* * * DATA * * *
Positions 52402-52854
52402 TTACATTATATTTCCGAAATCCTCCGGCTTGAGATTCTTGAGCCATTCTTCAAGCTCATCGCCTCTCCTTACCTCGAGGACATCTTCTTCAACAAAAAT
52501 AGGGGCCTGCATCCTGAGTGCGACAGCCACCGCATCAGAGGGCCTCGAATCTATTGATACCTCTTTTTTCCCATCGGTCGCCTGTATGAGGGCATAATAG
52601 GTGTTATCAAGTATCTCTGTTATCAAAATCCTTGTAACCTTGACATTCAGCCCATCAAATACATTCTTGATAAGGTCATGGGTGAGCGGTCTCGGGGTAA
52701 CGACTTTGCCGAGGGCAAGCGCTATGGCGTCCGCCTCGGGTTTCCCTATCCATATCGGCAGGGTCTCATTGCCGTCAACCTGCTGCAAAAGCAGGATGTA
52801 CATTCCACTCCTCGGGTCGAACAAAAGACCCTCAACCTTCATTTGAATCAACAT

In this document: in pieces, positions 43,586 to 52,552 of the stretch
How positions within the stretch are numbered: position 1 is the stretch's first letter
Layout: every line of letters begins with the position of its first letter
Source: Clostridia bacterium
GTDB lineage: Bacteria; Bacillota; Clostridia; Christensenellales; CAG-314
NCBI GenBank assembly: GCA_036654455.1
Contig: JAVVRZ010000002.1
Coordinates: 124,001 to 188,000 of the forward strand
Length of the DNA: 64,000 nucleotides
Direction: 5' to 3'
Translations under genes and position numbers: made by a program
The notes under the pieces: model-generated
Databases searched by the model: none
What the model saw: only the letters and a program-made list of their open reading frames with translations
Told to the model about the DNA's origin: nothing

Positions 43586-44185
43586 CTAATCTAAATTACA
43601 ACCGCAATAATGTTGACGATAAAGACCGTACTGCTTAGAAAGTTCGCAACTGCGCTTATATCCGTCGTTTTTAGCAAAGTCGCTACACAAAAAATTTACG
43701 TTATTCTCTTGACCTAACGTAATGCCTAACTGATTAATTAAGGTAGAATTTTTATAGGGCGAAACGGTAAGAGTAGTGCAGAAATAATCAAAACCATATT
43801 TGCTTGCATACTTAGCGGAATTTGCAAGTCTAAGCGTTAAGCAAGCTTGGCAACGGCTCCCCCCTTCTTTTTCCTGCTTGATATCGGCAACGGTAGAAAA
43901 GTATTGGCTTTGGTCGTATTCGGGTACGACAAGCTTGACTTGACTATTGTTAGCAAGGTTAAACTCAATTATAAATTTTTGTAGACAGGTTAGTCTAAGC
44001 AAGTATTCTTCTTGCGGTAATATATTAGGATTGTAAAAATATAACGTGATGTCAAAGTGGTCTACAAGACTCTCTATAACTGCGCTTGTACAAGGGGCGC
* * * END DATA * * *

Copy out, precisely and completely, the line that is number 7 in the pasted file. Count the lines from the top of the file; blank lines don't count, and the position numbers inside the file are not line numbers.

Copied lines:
In this document: in pieces, positions 43,586 to 52,552 of the stretch